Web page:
A mysterious object lurking near the young star Oph IRS 48 could, along with observations of dust grains, change our understanding of planet formation, astronomers said.
Observations of the system revealed a "dust trap" of millimeter-size grains on one side of the star, with smaller micrometer-size particles spread evenly throughout the disc. The particles, astronomers said, could eventually clump into a "comet factory" producing kilometer-size rocks such as those found in the Kuiper Belt outside Neptune's orbit.
The cause is likely an object — perhaps a huge planet, or perhaps a failed "brown dwarf" star — that has a mass 10 times that of Jupiter. So far, however, astronomers can see only the object's effects on the system; there's no direct evidence that it physically exists. [Giant Planet In the Making Spotted? (Video)]
Nienke van der Marel, a Ph.D. student at Leiden Observatory in the Netherlands, said the researchers’ original plan was to analyze the gas. However, "We received the data and said, 'What is it? That's not what the disc is supposed to look like!'" she told SPACE.com.
The signal found by the Atacama Large Millimeter/submillimeter Array (ALMA) in Chile was strong enough to rule out a false positive, she added. With the data in hand, van der Marel's team theorized that what they were observing could help explain how dust grains grow over time to become the beginnings of planets, called protoplanets.
Solving radial drift
Young star systems are a mess of dust and debris. Conventional planet-forming theory posits that the dust eventually sticks together and grows, forming larger and larger objects until they reach the size of planets (in the case of rocky planets) or planetary cores (in the case of gas giants, such as Jupiter).
There's a "radial drift" problem with the theory, however, that has persisted among astronomers for a generation. Within the disc surrounding the star, there is higher pressure closer to the star and lower pressure farther away. Due to this pressure gradient, gas and small, micrometer-size particles have slightly slower orbital velocities around the star.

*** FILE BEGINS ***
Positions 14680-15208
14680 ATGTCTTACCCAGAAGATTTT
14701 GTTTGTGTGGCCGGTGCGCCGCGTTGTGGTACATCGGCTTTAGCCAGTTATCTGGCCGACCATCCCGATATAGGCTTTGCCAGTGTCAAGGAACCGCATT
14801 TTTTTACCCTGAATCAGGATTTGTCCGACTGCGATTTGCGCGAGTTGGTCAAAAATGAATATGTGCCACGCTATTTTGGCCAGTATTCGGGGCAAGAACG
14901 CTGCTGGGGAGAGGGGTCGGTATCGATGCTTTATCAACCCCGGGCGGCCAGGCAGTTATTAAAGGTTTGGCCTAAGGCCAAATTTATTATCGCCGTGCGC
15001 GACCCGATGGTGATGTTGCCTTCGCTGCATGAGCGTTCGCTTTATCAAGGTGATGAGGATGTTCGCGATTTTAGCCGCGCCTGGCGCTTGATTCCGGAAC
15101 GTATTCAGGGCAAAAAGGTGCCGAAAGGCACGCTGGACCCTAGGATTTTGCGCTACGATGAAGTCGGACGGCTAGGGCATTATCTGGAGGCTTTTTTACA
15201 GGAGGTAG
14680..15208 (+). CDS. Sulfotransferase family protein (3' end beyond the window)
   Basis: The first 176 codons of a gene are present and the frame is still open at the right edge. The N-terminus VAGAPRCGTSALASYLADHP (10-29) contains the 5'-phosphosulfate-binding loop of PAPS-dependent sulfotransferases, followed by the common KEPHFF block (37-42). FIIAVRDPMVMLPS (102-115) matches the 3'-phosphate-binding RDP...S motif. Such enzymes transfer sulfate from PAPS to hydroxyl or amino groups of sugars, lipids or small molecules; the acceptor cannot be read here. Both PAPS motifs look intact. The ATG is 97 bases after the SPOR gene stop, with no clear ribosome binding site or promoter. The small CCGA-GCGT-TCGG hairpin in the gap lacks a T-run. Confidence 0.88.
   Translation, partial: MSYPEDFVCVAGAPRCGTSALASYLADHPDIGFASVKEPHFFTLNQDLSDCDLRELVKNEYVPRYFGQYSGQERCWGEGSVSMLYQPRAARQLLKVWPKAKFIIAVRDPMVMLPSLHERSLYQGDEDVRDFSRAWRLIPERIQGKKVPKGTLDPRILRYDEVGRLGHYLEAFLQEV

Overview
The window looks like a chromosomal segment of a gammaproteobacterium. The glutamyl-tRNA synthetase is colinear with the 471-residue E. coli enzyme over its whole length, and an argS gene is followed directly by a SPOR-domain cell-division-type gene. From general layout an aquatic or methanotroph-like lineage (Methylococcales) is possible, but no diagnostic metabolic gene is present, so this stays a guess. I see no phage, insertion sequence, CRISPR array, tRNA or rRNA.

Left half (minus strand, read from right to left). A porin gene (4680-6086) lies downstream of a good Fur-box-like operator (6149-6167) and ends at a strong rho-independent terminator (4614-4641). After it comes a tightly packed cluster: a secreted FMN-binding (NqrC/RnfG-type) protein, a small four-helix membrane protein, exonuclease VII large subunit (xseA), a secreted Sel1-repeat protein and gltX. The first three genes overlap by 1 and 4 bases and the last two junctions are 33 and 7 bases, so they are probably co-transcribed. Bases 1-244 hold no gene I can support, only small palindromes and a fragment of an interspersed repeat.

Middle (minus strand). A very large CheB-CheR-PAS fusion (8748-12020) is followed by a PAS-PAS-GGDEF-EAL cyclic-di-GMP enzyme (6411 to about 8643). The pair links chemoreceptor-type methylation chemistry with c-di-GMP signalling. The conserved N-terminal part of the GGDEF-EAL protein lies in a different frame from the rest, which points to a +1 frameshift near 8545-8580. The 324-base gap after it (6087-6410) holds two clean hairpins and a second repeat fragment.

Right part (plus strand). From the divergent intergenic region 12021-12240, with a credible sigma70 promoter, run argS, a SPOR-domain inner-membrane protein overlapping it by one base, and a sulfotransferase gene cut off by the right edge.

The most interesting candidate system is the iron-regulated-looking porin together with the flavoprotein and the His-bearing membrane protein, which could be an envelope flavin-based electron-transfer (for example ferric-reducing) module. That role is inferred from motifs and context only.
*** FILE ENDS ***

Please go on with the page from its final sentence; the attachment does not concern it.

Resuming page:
When the millimeter-size bits grow, they begin to experience friction with gas and smaller particles. Eventually, the larger particles slow down themselves. When the friction drops their speed below a certain threshold, they drift toward the star and are annihilated.
"That radial drift is happening on a very short life scale compared to the life scale of the disc," van der Marel said. "The grains quickly disappear and spiral into the star."
Enter the dust-trap theory: If there were a way to form an environment for the dust to grow, perhaps it could solve the radial-drift problem. This has been theorized before, but never directly observed.
In the case of Oph IRS 48, the astronomers think that an object with a mass 10 times that of Jupiter is forming vortices at the edge of the system, creating an area of high pressure that balances out the high pressure near the star. Pinned between these two high-pressure areas, the dust grains hover, stick together and eventually grow.